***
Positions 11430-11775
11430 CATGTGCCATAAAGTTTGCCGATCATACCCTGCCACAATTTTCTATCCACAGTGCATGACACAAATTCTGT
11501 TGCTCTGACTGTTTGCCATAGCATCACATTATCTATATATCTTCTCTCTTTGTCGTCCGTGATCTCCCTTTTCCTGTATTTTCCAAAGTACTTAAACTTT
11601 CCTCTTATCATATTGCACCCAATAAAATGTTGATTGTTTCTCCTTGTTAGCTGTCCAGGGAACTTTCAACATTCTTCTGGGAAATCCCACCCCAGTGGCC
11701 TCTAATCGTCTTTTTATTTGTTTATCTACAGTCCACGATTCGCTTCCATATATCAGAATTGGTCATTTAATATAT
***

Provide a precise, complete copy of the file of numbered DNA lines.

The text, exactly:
Positions 11430-11775
11430 CATGTGCCATAAAGTTTGCCGATCATACCCTGCCACAATTTTCTATCCACAGTGCATGACACAAATTCTGT
11501 TGCTCTGACTGTTTGCCATAGCATCACATTATCTATATATCTTCTCTCTTTGTCGTCCGTGATCTCCCTTTTCCTGTATTTTCCAAAGTACTTAAACTTT
11601 CCTCTTATCATATTGCACCCAATAAAATGTTGATTGTTTCTCCTTGTTAGCTGTCCAGGGAACTTTCAACATTCTTCTGGGAAATCCCACCCCAGTGGCC
11701 TCTAATCGTCTTTTTATTTGTTTATCTACAGTCCACGATTCGCTTCCATATATCAGAATTGGTCATTTAATATAT